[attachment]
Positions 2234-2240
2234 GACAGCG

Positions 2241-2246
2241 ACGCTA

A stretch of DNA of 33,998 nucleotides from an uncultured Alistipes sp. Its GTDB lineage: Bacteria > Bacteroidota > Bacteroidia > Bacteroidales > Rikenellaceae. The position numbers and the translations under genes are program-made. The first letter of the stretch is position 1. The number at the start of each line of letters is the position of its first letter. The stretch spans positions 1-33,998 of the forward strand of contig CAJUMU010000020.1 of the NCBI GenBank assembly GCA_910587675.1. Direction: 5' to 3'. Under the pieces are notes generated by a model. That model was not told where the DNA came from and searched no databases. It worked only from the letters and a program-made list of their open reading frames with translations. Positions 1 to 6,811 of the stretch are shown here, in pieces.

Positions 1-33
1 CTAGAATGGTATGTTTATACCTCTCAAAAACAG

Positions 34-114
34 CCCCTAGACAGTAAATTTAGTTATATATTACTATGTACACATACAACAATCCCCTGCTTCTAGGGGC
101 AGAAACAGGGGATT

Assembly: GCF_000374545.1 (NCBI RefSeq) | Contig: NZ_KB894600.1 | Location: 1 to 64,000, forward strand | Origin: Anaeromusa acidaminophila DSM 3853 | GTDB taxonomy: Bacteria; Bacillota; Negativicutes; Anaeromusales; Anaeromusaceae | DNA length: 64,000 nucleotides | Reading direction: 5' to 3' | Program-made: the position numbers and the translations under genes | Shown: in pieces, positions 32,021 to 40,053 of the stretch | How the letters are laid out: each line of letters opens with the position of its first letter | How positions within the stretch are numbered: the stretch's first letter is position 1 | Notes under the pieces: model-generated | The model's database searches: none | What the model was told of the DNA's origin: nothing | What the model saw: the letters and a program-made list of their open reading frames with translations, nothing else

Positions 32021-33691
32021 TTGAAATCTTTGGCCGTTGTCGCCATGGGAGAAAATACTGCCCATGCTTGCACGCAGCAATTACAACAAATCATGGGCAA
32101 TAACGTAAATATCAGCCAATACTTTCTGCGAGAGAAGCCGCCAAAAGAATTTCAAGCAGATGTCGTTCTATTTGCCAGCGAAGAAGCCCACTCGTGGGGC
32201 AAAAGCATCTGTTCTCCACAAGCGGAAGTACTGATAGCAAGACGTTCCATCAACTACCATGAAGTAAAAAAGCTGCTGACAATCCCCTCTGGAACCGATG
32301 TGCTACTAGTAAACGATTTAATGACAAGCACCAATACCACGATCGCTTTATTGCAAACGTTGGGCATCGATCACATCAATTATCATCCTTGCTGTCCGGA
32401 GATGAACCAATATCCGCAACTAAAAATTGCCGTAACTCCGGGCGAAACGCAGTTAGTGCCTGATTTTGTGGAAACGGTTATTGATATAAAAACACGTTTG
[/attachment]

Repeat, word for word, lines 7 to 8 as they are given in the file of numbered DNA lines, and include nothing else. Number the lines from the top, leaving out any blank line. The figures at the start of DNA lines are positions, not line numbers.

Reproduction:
1 CTAGAATGGTATGTTTATACCTCTCAAAAACAG

Positions 34-114